[ACCEPTED]-How do I compile assembly routines for use with a C program (GNU assembler)?-compilation

Accepted answer
Score: 17

Based on the files in your question, I managed 22 to compile it. I've changed both the file 21 names and the file contents.

asm_const.h 20 :

#define ASM_CONST_1    0x80
#define ASM_CONST_2    0xaf

asm_functions.h :

#include "asm_const.h"
unsigned char asm_foo( int, int, int );

asm_functions.S (the trailing 19 S must be capital! #include needs it) :

#include "asm_const.h"
.section .text
.globl asm_foo
.type asm_foo, @function
  mov $ASM_CONST_1, %eax
  /* asm code with proper stack manipulation for C calling conventions */

test_asm.c 18 :

#include "asm_functions.h"
int main() {
  return asm_foo( 1, 2, 3);

Please note that you need the the assembly 17 file extension .S with capital S. With .s, the 16 .s file wouldn't be run through the preprocessor, thus 15 #include wouldn't work, and you wouldn't 14 be able to use ASM_CONST_1 in the .s file.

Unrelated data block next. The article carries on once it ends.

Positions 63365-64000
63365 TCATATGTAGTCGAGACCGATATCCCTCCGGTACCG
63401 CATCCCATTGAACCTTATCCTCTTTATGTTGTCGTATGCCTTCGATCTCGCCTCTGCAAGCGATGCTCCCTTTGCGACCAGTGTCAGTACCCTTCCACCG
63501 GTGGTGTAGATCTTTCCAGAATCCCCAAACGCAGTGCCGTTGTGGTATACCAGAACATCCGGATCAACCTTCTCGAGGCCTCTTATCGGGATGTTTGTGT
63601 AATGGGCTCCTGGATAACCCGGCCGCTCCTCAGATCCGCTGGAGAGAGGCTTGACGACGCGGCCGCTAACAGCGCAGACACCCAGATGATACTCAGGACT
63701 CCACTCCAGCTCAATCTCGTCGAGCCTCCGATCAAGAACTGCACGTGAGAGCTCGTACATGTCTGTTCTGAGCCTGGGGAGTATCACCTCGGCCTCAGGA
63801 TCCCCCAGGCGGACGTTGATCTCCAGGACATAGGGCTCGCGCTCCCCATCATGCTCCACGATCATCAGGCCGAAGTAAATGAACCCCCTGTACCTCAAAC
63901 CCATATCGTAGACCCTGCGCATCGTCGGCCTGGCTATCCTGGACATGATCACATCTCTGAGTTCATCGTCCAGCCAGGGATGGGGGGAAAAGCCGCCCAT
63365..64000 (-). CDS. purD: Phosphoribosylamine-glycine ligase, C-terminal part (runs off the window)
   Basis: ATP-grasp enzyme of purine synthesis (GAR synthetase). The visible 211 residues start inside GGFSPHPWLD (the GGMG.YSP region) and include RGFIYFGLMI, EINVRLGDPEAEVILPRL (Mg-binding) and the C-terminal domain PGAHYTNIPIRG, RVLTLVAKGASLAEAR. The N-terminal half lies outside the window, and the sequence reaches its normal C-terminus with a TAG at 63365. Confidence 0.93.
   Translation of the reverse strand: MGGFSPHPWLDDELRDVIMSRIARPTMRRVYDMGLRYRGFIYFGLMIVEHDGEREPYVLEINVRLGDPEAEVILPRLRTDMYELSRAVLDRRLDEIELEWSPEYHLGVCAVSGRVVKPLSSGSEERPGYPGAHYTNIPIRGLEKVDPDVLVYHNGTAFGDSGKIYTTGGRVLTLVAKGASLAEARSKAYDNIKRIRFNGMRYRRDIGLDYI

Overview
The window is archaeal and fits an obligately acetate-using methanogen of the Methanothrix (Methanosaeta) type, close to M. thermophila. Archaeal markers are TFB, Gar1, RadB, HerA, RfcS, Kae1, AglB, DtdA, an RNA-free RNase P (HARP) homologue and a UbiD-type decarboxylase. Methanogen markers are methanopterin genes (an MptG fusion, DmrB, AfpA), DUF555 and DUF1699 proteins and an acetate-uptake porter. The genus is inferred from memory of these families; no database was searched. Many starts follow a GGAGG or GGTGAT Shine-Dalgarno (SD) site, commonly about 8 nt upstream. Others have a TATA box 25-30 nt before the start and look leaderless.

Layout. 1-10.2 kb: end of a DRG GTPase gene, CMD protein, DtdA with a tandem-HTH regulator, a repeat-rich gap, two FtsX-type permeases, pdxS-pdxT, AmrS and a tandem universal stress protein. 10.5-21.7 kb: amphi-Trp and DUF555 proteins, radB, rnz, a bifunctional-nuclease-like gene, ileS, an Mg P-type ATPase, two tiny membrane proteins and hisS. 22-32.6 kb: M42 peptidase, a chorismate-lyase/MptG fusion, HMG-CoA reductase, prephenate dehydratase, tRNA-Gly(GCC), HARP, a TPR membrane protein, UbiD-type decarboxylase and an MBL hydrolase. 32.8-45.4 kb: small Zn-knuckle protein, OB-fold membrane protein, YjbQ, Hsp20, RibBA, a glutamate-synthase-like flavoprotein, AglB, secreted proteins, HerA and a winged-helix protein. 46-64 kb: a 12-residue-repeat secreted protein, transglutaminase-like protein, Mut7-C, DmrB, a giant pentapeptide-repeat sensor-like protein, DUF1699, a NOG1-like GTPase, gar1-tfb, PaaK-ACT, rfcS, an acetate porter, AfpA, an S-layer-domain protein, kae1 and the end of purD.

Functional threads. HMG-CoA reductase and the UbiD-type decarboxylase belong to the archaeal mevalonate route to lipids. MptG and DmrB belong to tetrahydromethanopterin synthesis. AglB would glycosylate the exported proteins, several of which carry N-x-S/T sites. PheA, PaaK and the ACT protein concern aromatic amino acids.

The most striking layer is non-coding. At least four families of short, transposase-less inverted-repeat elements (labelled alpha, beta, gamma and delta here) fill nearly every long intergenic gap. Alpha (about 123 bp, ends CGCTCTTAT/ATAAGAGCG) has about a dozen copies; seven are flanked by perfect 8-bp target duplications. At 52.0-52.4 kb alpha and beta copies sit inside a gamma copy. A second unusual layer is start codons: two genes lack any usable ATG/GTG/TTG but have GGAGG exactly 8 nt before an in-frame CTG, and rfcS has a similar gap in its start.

Compile 13 with a single command:

gcc -o test_asm asm_functions.S test_asm.c

Or, as an alternative, compile 12 with multiple commands, creating .o files:

gcc -c asm_functions.S
gcc -c test_asm.c
gcc -o test_asm asm_functions.o test_asm.o

The 11 single-command gcc takes care of compiling 10 the .S file using gas, the .c file with 9 GCC's C compiler, and linking the resulting 8 temporary .o files together using ld. gcc 7 runs all those commands with the appropriate 6 flags by default.

On some systems (but not 5 on Linux with the default GCC installation) you 4 have to prepend an underscore to the names 3 of exported functions in the .S file (but 2 not in the .c or .h files). So all instances 1 of asm_foo would become _asm_foo only in the .S file.

Score: 0

Have you considered using inline assembly? It would be much easier 6 than using an assembler file.

Edit: Also, the 5 reason you are getting linker errors is 4 probably because the C compiler adds a leading 3 underscore on identifiers for the actual 2 symbols. Try adding an underscore in your 1 assembly file.

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